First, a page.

It remains frustratingly difficult to convey what is good or interesting about new VR games, especially to anyone who hasn’t already played games while wearing virtual reality goggles. New VR games come out weekly, many of them not so great. Sometimes, though, we find a game with a spark of promise we need to tell you…
The release of v5.0 of the Dolphin emulator has one very cool trick: it now has proper support for the HTC Vive and Oculus Rift.
Oculus has been under enormous pressure in recent weeks over an unexpected decision to prevent competing headsets from playing Oculus games, but the company appears to have reversed course.
Oculus didn’t just launch their Rift VR headset back in March—they also launched a software interface and an online store. The software functions similarly to Steam or GOG, working as a store, a social network, a game library and launching pad. It desperately needs an upgrade.
There’s a window in one of the corners of Ubisoft’s massive E3 booth, and through it you can see people playing the new Star Trek Bridge Crew virtual reality game.
The debate over “exclusive” Oculus Rift games reached a new pitch yesterday. The catalyst: Serious Sam VR, and the question of whether Oculus is attempting to buy up exclusivity for in-development games.
Here’s Wilson’s Heart, a noir VR game from Twisted Pixel. It’s coming to Oculus Rift in 2017.
SUPERHOT VR gets a new Oculus Touch trailer. Should be pretty cool—the non-VR game is great—though I’ll be curious whether or not you can move around within levels. They call it a “complete new title” and say it’ll debut with Oculus Touch later this year.
Earlier today, Bethesda announced that a special virtual reality version of Fallout 4 was coming to the HTC Vive. Which seemed a weird thing to say, since not many games are ever announced just for that particular VR platform.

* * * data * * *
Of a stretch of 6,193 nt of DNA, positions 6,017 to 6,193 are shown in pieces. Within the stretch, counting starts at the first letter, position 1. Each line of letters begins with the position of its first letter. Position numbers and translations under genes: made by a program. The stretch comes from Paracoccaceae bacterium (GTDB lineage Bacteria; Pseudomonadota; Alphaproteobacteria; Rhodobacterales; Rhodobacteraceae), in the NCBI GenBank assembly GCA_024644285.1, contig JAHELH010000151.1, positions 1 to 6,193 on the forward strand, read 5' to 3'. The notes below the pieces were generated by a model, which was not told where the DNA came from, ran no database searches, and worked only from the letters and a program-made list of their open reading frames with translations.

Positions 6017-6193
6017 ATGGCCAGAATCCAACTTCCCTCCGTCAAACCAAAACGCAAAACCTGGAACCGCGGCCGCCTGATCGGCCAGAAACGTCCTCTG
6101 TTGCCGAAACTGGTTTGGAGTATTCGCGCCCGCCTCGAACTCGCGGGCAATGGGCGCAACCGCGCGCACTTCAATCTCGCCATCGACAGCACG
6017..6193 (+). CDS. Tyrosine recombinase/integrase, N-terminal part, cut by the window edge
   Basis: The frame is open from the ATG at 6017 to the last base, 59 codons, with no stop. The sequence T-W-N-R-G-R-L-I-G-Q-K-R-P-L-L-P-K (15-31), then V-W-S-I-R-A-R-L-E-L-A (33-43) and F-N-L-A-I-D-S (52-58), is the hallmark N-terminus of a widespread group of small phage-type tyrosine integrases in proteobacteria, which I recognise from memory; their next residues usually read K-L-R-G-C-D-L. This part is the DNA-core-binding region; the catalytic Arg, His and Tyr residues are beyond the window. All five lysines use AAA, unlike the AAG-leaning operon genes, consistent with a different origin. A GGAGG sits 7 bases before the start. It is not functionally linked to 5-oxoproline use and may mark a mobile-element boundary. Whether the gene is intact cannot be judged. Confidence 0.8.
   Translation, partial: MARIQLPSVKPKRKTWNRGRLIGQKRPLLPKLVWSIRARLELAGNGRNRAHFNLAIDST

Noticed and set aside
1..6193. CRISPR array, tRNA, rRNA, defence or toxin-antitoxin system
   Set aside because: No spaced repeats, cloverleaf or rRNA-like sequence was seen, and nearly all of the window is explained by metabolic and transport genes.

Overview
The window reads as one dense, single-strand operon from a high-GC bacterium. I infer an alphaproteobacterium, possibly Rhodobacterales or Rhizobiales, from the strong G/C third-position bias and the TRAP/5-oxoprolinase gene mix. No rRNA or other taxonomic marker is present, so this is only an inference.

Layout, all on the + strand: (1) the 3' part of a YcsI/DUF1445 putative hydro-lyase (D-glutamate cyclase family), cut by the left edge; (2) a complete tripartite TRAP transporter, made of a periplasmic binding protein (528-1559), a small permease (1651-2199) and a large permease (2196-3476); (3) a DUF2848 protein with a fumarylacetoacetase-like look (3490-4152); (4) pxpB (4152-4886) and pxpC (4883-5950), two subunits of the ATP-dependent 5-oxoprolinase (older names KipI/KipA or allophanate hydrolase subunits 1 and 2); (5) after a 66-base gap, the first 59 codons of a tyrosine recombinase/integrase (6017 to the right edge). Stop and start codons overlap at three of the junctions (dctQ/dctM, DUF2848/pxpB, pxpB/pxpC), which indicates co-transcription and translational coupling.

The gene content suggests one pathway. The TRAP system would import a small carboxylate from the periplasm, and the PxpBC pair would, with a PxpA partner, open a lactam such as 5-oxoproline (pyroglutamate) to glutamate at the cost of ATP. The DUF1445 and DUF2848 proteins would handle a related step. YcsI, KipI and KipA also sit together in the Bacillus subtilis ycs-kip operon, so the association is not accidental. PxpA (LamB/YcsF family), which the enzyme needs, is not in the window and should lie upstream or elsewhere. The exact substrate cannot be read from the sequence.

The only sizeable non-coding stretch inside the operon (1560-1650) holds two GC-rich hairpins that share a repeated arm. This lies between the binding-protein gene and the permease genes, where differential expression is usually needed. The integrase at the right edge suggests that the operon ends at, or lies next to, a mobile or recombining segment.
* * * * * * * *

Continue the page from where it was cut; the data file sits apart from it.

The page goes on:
While Ubisoft isn’t showing off the insides of the Star Trek bridge simulator it’s creating with developer Red Storm Entertainment until Monday, they do have a few details to go along with this picture of Geordi, Seven of Nine and New Bones freaking out with headsets on.
Your head controls the camera floating just behind 1920s adventurer Victor Howard, star of the new virtual reality Antarctic action game Edge of Nowhere. The white wilderness is all around you.
A new software update for the Oculus Rift VR headset that was supposed to “curb piracy and protect games and apps that developers have worked so hard to make” has actually had the opposite effect. Whoops.
Last month we reported on Revive, a proof-of-concept compatibility layer that allowed games exclusive to the Oculus Rift to be played using the HTC Vive headset. This week’s Oculus app update took steps to ensure that trick doesn’t work anymore.
For the past couple of years, British studio Fire Panda have been working on something that might just sell a few VR headsets to those not currently interested in games: small virtual tours through some of Studio Ghibli’s most famous movies.
Even though Oculus is woefully behind in shipping Rift pre-orders to customers, the company has courted more controversy by moving forward with its retail plans, which includes letting people buy Rifts at places like Best Buy.
A first-person magic dueling game. A third-person, Altered Beast-style brawler. An Antarctic horror adventure. The developers at Insomniac Games, one of the most reliable console studios of the past decade, plan to release a trio of virtual reality games this year, all published by Oculus Rift and exclusive to the PC…
Three weeks ago, the future arrived. A week later, the future arrived again. Two hotly anticipated virtual reality headsets came out in the space of seven days. That’s a lot of future!
Any game you play on the HTC Vive will work with the Oculus Rift. But the Rift has some games that are supposed to only run on Facebook’s VR headset. Or, should I say, had.